December 19 2014 Latest news:
Saturday, March 15, 2014
A team of archeologists are returning to the ruins of a medieval Suffolk monastery, where they will again invite amateur history sleuths to join in the dig.
The grounds of Leiston Abbey had been left almost untouched until last year, when site managers teamed up with DigVentures to run a community dig.
More than 1,000 people visited and took part in the two-week project, helping to unearth treasures significant enough to tempt the team back from July 7-20 this year.
DigVentures managing director Lisa Westcott Wilkins said: “We were blown away by the archaeology at Leiston Abbey, as well as by the enthusiastic participation of the local community.
“Many people from the area joined our international dig team in the trenches, and hundreds stopped by for a look. We felt very welcome and can’t wait to get started again this year.”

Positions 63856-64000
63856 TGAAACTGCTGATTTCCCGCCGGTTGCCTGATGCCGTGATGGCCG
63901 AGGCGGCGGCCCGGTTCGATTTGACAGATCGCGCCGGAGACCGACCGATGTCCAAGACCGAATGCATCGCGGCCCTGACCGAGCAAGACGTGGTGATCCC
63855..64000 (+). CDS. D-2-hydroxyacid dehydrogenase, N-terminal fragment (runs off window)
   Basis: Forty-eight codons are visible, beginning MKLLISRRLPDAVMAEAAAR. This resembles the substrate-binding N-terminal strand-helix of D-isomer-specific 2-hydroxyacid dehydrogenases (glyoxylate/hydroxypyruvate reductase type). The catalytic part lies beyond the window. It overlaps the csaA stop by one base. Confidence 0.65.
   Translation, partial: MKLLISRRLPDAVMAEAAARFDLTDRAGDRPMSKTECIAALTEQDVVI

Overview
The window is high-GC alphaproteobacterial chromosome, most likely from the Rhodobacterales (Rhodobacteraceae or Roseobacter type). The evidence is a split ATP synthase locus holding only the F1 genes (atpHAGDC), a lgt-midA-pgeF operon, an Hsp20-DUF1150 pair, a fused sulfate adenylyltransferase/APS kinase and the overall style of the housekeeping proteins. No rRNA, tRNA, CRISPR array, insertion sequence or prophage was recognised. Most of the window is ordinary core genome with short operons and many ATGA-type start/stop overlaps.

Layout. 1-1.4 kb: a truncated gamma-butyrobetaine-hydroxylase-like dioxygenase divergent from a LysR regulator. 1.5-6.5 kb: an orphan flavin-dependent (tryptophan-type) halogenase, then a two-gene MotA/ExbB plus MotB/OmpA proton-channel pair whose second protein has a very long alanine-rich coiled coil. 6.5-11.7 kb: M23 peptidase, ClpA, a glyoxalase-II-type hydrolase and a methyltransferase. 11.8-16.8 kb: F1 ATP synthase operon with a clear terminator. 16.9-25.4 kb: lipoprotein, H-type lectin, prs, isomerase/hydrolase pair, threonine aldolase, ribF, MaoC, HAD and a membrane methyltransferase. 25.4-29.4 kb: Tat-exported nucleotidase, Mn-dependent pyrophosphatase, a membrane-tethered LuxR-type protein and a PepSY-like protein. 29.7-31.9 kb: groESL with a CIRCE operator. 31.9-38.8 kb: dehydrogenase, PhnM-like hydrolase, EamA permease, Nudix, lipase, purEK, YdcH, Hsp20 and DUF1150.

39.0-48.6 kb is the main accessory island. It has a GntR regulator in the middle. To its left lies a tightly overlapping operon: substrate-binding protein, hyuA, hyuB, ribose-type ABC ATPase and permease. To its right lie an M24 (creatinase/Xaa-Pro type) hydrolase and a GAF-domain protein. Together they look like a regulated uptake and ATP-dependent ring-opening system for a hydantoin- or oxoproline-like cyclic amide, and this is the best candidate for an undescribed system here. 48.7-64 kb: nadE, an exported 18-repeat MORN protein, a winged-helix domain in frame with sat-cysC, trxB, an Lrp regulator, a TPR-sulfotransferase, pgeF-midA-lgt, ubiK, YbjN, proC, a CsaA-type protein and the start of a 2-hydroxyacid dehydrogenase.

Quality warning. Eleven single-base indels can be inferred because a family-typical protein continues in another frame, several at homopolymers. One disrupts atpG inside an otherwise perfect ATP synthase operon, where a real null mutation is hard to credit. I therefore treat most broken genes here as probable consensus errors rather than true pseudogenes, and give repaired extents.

Last summer’s dig was only the second ‘crowdfunded’ project of its kind - and the team are hoping to help fund the 2014 dig by raising £18,000 by May 31.
Andrew Quartermain, chief executive and artistic director of Pro Corda, an international music school and charity which manages the site, said: “This dig is another important step in our mission to develop Leiston Abbey into an even more vibrant resource for the local area and for the thousands of visitors who come here from across the world.”
Raksha Dave, field school manager at DigVentures and former Time Team archaeologist, said: “For as little as £10, you can be a part of the project through joining our digital dig team and following us on our website, where we’ll be sharing news, interviews, lectures and special events live from the dig every day.”
Pro Corda and DigVentures have recently formed an official partnership, which will see archaeologists in residence at the Abbey year-round.
The summer excavations aim to further investigate the previously unknown prehistoric phase at the abbey - as well as locate lost trenches excavated in the 1980s but never archived or published - for a five-year research design.
The abbey is free to visit and there will be site tours of the dug trenches.